Now it is a way of life, the teacher plants and spirits within them are my guides. Many people including some friends consider my contact with entities, visions etc.. to be merely halucinations. I just smile and tell them I can help facilitate a potential meeting if you like and you can ask them for yourself. Fear washes over them as I explain they must first encounter the demons of their own mind, come face to face with your true self, step into the boundaries of insanity and overcome your deepest darkest unconscious secrets and fears. I don't get many takers.

    It is very much a taboo subject, I am delighted to see at least some resurgence of interest particulaly in neuroscience and phychology as well as the hidden historical influence in schools of mysticism and religion. There is also an enormous potential for investigating psi that is untapped here. I don't think it is explored enough here at skeptiko. Though the stigma attached to both hinders research of course. I believe there is no better tool than the sacred sacrements of nature for gnosis and exploring consciousness. Talking of consciousness while not experiencing these states of mind is much like speculating about the ocean from a desert dweller who has never seen it or like learning to swim without ever going into the water.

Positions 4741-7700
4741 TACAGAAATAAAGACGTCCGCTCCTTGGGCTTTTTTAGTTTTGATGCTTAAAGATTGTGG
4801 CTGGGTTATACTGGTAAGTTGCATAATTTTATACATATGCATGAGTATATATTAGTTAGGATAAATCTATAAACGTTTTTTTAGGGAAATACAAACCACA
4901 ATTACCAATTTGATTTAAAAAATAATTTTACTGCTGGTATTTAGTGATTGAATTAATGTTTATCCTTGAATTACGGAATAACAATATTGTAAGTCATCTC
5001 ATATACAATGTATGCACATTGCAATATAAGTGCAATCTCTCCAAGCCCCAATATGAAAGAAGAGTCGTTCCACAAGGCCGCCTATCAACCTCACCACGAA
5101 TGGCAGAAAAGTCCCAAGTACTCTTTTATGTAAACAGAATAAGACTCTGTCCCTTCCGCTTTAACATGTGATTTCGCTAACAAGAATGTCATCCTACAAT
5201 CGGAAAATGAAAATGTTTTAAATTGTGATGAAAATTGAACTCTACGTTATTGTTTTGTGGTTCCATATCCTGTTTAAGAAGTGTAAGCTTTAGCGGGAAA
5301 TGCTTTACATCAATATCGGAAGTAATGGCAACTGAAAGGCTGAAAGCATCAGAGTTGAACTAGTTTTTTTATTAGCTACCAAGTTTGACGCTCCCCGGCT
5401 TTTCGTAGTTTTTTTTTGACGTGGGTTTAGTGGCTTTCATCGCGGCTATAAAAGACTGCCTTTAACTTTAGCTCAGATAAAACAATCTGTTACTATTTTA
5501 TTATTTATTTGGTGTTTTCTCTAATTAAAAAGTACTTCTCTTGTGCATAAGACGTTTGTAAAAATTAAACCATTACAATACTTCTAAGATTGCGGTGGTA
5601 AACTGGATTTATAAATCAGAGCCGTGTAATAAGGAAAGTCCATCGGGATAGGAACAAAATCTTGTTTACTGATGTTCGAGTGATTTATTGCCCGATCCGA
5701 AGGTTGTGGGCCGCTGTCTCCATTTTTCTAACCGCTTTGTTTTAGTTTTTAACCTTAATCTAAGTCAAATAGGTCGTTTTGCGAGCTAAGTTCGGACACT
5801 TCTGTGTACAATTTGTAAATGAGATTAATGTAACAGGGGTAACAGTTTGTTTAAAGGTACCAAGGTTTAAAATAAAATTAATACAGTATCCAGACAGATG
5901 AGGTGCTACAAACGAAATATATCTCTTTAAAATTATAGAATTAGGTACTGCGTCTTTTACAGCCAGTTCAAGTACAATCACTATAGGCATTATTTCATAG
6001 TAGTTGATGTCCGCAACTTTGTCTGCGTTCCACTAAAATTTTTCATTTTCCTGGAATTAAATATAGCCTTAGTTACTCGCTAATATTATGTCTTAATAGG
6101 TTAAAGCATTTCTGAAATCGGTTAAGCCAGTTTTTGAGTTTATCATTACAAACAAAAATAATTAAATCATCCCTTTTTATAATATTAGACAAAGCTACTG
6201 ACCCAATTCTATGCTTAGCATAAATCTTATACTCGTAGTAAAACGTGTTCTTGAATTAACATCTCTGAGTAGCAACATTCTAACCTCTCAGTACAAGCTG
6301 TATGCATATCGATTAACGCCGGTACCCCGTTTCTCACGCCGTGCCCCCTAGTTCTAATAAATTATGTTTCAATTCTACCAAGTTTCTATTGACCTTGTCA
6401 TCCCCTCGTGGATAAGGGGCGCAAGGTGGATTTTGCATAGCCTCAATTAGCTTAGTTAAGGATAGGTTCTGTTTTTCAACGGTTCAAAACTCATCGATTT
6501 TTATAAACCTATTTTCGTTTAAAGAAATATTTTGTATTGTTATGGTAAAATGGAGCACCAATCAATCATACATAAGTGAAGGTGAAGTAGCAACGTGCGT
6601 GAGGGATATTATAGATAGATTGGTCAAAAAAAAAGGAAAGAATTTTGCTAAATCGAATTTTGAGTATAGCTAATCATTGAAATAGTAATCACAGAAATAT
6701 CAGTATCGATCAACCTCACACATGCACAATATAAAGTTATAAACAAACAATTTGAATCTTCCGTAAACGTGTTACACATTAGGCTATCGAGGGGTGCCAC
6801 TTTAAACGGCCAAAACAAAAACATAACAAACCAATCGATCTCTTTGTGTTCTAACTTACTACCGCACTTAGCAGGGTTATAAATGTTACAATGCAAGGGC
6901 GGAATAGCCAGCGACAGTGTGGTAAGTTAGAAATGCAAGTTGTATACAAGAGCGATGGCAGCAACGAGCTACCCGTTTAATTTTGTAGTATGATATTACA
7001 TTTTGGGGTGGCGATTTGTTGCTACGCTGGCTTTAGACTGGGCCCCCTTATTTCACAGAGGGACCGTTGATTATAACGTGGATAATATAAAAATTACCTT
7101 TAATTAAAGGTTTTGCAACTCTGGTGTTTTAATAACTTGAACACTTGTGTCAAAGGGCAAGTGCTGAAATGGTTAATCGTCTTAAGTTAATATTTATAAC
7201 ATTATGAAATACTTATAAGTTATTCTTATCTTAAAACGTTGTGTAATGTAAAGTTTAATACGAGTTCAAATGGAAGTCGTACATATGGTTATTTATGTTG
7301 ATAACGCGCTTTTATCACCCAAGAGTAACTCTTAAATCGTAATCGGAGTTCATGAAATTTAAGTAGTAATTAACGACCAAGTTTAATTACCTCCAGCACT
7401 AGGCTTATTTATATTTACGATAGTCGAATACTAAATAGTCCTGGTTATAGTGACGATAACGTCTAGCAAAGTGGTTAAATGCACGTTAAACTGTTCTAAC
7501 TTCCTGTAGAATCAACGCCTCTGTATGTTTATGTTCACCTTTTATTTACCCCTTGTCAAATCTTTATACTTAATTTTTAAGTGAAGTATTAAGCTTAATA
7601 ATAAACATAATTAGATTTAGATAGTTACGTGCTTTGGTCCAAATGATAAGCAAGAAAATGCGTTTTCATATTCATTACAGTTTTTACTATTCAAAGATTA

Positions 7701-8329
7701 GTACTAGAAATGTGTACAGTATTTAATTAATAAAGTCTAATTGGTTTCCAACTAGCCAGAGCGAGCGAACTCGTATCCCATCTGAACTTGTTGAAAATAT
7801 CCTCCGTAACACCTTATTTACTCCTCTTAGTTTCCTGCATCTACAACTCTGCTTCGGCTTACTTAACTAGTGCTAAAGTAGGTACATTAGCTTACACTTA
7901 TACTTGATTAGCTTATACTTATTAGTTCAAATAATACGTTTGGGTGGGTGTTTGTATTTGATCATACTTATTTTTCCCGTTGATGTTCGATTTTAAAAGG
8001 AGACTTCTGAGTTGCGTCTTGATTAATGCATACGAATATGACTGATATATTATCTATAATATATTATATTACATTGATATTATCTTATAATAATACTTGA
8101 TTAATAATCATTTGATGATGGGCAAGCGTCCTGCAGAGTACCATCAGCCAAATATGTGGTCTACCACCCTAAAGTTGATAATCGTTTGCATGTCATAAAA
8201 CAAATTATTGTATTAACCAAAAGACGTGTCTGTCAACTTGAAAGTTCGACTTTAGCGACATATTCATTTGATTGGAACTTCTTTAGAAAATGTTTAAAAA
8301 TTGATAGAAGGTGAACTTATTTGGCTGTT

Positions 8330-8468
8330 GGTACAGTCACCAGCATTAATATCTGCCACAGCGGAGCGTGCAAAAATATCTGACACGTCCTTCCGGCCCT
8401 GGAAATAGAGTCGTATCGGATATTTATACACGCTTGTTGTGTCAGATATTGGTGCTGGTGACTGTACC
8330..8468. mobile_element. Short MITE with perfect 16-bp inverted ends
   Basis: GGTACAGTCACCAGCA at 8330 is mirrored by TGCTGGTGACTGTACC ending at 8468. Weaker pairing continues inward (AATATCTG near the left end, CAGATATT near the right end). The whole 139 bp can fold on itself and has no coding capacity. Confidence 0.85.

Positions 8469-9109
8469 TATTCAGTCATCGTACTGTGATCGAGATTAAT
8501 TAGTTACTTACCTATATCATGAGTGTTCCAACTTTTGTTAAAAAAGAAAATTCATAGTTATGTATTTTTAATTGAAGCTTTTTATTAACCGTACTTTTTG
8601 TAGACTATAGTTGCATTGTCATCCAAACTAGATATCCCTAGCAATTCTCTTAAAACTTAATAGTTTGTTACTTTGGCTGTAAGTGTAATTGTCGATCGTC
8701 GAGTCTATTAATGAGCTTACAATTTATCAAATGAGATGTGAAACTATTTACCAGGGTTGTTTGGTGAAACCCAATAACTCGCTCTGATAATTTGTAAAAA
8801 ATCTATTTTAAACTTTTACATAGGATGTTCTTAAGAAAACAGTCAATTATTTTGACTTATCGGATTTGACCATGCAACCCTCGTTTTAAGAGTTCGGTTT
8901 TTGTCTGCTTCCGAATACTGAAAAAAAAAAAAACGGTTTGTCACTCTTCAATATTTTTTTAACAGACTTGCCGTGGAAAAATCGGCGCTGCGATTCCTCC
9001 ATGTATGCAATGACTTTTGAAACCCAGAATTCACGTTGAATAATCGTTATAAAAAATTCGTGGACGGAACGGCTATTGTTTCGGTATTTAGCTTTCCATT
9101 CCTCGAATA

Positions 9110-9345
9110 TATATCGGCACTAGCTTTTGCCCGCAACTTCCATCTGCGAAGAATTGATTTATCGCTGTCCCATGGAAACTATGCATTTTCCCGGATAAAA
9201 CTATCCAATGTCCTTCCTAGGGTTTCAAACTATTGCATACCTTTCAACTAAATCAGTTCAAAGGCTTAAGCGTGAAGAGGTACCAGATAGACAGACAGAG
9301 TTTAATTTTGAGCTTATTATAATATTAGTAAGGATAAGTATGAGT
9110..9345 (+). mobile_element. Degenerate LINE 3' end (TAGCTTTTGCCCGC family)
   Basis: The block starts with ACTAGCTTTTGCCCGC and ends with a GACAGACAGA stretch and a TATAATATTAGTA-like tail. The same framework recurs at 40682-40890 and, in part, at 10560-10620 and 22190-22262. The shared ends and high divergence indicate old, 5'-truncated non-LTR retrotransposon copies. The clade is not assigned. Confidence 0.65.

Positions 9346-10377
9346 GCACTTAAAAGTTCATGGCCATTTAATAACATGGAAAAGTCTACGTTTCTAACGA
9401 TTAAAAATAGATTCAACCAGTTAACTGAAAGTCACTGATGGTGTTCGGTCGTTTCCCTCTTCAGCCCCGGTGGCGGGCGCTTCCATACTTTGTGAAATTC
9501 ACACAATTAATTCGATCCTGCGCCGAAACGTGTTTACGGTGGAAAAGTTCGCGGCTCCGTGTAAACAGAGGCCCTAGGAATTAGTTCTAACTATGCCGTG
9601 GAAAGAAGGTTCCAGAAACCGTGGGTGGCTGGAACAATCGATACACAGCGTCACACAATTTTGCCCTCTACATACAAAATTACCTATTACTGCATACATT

11. Mannaz

    Mannaz Member

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    I'm an occultist living in the American midwest. I've been interested in spirituality and the hidden side of things since I was a young child, though it only grew as I got older. I'm a proponent, but I don't consider it terribly important to convince people of psi or an afterlife as we all find out someday, in the end. Not that if one finds it prudent to do so, nor that I'm not willing to debate another who decides to